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Health risk and the decision to quit smoking

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  • Chee-Ruey Hsieh

Abstract

This study contributes to the understanding of the decision to quit smoking by taking into account the learning of new risk information. The specific hypothesis tested is that smokers learn new risk information and hence create an incentive to quit from their own experience. Probit models are estimated for the decision to quit smoking based on longitudinal data obtained from Taiwan. It is shown that health risk, measured by the observed change in health status over the period between two surveys, has a relatively substantial positive effect on the probability of quitting smoking. In addition, the results indicate that schooling has a significantly positive effect on the probability of quitting. These findings are consistent with the predictions of a Bayesian learning framework and suggest that the risk information obtained from individual experience, which is the sole source of information available to smokers in most developing countries, plays the same role that public information does.

Suggested Citation

  • Chee-Ruey Hsieh, 1998. "Health risk and the decision to quit smoking," Applied Economics, Taylor & Francis Journals, vol. 30(6), pages 795-804.
  • Handle: RePEc:taf:applec:v:30:y:1998:i:6:p:795-804
    DOI: 10.1080/000368498325499
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    Citations

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    Cited by:

    1. Hammar, Henrik & Carlsson, Fredrik, 2001. "Smokers' Decisions To Quit Smoking," Working Papers in Economics 59, University of Gothenburg, Department of Economics.
    2. Leonie Sundmacher, 2012. "The effect of health shocks on smoking and obesity," The European Journal of Health Economics, Springer;Deutsche Gesellschaft für Gesundheitsökonomie (DGGÖ), vol. 13(4), pages 451-460, August.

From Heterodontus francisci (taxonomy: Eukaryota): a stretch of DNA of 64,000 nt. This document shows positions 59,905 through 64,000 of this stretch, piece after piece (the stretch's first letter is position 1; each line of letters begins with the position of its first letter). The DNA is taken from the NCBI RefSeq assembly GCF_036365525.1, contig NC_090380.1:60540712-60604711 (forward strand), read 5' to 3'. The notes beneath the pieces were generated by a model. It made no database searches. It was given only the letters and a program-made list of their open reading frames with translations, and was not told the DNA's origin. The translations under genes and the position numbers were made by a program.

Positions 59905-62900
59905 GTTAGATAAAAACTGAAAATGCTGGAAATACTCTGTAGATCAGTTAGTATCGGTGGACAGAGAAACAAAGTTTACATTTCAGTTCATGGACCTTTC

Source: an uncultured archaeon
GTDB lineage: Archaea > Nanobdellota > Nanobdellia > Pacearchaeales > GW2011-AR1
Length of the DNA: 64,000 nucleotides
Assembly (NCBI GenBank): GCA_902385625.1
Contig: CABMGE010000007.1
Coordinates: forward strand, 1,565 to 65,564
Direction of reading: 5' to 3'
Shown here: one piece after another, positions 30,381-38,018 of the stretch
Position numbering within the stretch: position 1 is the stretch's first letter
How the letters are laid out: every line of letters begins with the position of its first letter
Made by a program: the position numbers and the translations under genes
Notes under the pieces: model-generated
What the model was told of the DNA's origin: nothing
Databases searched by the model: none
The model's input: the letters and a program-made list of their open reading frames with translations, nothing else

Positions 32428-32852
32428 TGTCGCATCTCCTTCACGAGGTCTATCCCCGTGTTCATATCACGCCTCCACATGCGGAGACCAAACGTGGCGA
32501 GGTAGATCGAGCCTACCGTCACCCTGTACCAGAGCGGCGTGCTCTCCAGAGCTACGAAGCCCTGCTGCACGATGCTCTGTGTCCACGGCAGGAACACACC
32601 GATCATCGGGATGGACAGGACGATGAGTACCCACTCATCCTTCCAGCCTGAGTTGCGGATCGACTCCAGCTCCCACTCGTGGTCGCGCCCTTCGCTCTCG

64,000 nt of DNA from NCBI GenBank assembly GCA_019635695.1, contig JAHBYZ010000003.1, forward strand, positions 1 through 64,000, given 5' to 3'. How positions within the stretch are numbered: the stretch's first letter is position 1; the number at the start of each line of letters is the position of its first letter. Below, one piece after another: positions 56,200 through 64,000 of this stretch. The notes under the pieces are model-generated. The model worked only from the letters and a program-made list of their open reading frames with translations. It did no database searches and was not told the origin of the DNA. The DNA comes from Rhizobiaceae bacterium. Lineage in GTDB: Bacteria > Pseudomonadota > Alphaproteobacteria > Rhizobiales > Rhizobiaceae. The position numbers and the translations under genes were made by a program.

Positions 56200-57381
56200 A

3. Eiji Yamamura, 2014. "Smokers’ Sexual Behavior and Their Satisfaction with Family Life," Social Indicators Research: An International and Interdisciplinary Journal for Quality-of-Life Measurement, Springer, vol. 118(3), pages 1229-1247, September.
    4. Kan, Kamhon, 2007. "Cigarette smoking and self-control," Journal of Health Economics, Elsevier, vol. 26(1), pages 61-81, January.
    5. Chen, Yu-Fu & Petrie, Dennis, 2012. "When to Quit Under Uncertainty? A real options approach to smoking cessation," SIRE Discussion Papers 2012-79, Scottish Institute for Research in Economics (SIRE).
    6. Lin, Tsui-Fang, 2008. "Modifiable health risk factors and medical expenditures - The case of Taiwan," Social Science & Medicine, Elsevier, vol. 67(11), pages 1727-1736, December.
    7. Ida, Takanori & Goto, Rei & Takahashi, Yuko & Nishimura, Shuzo, 2011. "Can economic-psychological parameters predict successful smoking cessation?," Journal of Behavioral and Experimental Economics (formerly The Journal of Socio-Economics), Elsevier, vol. 40(3), pages 285-295, May.
    8. Christian Bünnings, 2013. "Does New Health Information Affect Health Behavior? The Effect of Health Events on Smoking Cessation," Ruhr Economic Papers 0459, Rheinisch-Westfälisches Institut für Wirtschaftsforschung, Ruhr-Universität Bochum, Universität Dortmund, Universität Duisburg-Essen.
    9. Rajeev Goel, 2015. "On the demand for smoking quitlines," Journal of Economics and Finance, Springer;Academy of Economics and Finance, vol. 39(1), pages 201-210, January.
    10. Cameron, Dr. Samuel, 2000. "Nicotine addiction and cigarette consumption: a psycho-economic model," Journal of Economic Behavior & Organization, Elsevier, vol. 41(3), pages 211-219, March.
    11. Bünnings, Christian, 2013. "Does New Health Information Affect Health Behavior? The Effect of Health Events on Smoking Cessation," Ruhr Economic Papers 459, RWI - Leibniz-Institut für Wirtschaftsforschung, Ruhr-University Bochum, TU Dortmund University, University of Duisburg-Essen.
    12. Henrik Hammar & Fredrik Carlsson, 2005. "Smokers' expectations to quit smoking," Health Economics, John Wiley & Sons, Ltd., vol. 14(3), pages 257-267.
    13. Martin Forster & Andrew M. Jones, "undated". "The role of tobacco taxes in starting and quitting smoking," Discussion Papers 00/51, Department of Economics, University of York.
    14. Yen, Steven T. & Shaw, W. Douglass & Yuan, Yan, 2010. "Cigarette smoking and self-reported health in China," China Economic Review, Elsevier, vol. 21(4), pages 532-543, December.
    15. repec:zbw:rwirep:0459 is not listed on IDEAS
    16. Jie-Min Lee & Sheng-Hung Chen & Hsiang-Hsi Liu & Jung-Yao Hung & Mei-Yun Huang, 2010. "Effects Of Health Risk Information On Addictive Goods Consumption: A Case Of Tobacco, Alcohol, And Betel Nuts In Taiwan," Contemporary Economic Policy, Western Economic Association International, vol. 28(3), pages 406-413, July.
    17. Junmin Wan, 2004. "Cigarette Tax Revenues and Tobacco Control in Japan," Discussion Papers in Economics and Business 04-11-Rev, Osaka University, Graduate School of Economics and Osaka School of International Public Policy (OSIPP), revised Feb 2006.

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